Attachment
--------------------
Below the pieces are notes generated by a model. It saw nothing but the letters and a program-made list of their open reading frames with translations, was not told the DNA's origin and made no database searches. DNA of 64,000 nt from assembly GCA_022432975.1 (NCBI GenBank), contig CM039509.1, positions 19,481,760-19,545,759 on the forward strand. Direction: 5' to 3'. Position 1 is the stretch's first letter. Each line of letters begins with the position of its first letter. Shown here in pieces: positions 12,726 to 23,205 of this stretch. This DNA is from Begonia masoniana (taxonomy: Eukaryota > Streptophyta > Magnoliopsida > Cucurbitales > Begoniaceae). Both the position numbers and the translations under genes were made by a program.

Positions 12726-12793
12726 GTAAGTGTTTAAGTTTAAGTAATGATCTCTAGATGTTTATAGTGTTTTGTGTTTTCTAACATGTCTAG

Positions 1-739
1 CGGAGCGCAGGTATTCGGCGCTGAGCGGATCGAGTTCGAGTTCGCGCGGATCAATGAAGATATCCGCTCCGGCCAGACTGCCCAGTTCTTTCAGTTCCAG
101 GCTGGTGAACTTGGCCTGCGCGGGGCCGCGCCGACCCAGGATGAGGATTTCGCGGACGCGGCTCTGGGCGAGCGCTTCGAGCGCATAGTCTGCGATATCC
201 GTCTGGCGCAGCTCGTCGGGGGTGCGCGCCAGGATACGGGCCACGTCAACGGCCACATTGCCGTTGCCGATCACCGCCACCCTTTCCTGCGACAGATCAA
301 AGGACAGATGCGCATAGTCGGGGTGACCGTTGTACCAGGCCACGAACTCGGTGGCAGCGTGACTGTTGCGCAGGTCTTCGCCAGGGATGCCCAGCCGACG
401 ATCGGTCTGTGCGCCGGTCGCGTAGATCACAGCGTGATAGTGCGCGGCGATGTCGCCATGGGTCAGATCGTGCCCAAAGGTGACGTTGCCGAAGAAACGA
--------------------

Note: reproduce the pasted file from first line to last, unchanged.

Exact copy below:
Below the pieces are notes generated by a model. It saw nothing but the letters and a program-made list of their open reading frames with translations, was not told the DNA's origin and made no database searches. DNA of 64,000 nt from assembly GCA_022432975.1 (NCBI GenBank), contig CM039509.1, positions 19,481,760-19,545,759 on the forward strand. Direction: 5' to 3'. Position 1 is the stretch's first letter. Each line of letters begins with the position of its first letter. Shown here in pieces: positions 12,726 to 23,205 of this stretch. This DNA is from Begonia masoniana (taxonomy: Eukaryota > Streptophyta > Magnoliopsida > Cucurbitales > Begoniaceae). Both the position numbers and the translations under genes were made by a program.

Positions 12726-12793
12726 GTAAGTGTTTAAGTTTAAGTAATGATCTCTAGATGTTTATAGTGTTTTGTGTTTTCTAACATGTCTAG

Positions 1-739
1 CGGAGCGCAGGTATTCGGCGCTGAGCGGATCGAGTTCGAGTTCGCGCGGATCAATGAAGATATCCGCTCCGGCCAGACTGCCCAGTTCTTTCAGTTCCAG
101 GCTGGTGAACTTGGCCTGCGCGGGGCCGCGCCGACCCAGGATGAGGATTTCGCGGACGCGGCTCTGGGCGAGCGCTTCGAGCGCATAGTCTGCGATATCC
201 GTCTGGCGCAGCTCGTCGGGGGTGCGCGCCAGGATACGGGCCACGTCAACGGCCACATTGCCGTTGCCGATCACCGCCACCCTTTCCTGCGACAGATCAA
301 AGGACAGATGCGCATAGTCGGGGTGACCGTTGTACCAGGCCACGAACTCGGTGGCAGCGTGACTGTTGCGCAGGTCTTCGCCAGGGATGCCCAGCCGACG
401 ATCGGTCTGTGCGCCGGTCGCGTAGATCACAGCGTGATAGTGCGCGGCGATGTCGCCATGGGTCAGATCGTGCCCAAAGGTGACGTTGCCGAAGAAACGA